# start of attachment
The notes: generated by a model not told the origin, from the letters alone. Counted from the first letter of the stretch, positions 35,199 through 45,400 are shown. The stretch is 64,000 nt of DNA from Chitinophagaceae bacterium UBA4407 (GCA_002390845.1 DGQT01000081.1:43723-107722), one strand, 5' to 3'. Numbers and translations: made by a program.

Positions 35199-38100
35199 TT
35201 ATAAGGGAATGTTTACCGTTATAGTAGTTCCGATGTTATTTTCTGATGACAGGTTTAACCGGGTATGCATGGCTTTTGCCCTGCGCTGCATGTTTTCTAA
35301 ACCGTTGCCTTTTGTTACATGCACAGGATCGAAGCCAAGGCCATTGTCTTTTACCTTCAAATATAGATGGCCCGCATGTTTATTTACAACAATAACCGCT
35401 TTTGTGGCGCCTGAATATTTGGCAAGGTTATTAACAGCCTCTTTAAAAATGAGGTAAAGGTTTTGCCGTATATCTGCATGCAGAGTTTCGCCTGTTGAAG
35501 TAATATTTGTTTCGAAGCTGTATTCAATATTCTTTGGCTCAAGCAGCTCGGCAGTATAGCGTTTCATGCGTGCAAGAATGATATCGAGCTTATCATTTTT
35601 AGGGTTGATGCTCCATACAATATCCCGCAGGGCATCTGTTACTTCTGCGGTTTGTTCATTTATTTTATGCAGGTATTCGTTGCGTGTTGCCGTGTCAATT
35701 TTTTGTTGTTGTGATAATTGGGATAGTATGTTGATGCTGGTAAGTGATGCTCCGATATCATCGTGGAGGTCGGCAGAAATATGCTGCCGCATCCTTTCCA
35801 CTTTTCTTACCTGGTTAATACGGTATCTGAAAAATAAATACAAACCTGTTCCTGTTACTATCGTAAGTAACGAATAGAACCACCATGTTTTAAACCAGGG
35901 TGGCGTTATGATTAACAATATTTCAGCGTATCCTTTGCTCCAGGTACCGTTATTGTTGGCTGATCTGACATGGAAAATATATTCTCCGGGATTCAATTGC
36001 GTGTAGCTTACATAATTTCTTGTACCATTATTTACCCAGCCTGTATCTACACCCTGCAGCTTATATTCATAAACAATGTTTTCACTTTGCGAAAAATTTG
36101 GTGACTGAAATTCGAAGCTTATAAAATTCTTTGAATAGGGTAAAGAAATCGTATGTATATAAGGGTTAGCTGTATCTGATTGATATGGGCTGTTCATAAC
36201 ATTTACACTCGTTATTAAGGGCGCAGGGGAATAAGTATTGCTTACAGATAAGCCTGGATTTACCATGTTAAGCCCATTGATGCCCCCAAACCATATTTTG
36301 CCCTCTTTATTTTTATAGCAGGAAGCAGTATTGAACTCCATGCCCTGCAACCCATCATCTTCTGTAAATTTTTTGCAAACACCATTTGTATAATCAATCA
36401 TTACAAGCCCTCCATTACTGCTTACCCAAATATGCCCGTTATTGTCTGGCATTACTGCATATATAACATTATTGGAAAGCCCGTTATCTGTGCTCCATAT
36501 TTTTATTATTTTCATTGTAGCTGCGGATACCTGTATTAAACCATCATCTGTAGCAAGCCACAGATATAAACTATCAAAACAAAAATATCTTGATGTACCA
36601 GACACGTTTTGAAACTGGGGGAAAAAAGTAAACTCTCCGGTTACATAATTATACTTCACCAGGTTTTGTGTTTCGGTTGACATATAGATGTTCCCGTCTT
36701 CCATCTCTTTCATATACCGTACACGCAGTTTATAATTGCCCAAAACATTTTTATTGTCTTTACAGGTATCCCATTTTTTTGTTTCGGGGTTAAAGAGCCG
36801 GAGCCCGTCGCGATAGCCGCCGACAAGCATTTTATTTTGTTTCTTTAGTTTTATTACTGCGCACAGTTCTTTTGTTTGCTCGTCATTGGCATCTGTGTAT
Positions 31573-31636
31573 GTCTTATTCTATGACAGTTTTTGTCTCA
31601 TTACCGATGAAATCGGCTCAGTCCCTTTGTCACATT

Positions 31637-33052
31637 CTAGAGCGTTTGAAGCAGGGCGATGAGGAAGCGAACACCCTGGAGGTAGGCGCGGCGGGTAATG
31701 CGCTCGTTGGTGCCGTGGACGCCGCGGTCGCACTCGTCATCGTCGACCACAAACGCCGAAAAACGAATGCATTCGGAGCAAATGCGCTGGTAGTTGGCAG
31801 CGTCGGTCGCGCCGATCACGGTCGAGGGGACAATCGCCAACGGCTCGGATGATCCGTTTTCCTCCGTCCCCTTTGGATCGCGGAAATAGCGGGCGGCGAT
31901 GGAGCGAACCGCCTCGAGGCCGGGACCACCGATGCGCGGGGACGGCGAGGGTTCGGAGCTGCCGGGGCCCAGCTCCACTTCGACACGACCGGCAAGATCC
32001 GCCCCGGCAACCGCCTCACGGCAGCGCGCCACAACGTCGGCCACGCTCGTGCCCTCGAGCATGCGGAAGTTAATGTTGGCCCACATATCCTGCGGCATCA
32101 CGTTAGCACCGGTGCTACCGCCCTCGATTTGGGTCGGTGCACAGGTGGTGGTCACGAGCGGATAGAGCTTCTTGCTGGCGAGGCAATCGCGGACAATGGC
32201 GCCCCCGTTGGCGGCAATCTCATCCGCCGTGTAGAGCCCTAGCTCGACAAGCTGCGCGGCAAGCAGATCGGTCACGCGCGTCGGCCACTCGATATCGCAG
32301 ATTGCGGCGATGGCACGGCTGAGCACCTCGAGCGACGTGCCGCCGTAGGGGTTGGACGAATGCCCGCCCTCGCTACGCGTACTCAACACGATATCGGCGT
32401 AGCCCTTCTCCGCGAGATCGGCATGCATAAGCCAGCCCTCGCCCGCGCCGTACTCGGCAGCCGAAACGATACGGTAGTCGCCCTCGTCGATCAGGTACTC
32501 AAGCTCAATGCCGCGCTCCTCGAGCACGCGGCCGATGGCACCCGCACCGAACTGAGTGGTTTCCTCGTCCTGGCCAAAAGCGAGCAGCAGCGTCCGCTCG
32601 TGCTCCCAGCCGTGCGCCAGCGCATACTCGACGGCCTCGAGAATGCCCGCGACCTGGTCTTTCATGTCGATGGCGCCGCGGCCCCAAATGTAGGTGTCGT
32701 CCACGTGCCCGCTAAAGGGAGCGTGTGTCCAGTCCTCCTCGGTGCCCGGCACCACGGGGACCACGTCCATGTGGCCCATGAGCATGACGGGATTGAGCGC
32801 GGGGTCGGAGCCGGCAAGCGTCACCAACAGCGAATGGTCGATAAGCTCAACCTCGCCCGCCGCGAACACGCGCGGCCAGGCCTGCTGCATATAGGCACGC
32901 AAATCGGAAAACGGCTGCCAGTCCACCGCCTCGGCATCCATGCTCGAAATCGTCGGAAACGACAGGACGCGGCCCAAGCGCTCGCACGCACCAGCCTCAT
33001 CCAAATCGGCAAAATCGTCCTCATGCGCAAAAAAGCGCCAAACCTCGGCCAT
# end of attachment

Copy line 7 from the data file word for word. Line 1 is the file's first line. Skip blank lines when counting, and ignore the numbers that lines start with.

35501 TAATATTTGTTTCGAAGCTGTATTCAATATTCTTTGGCTCAAGCAGCTCGGCAGTATAGCGTTTCATGCGTGCAAGAATGATATCGAGCTTATCATTTTT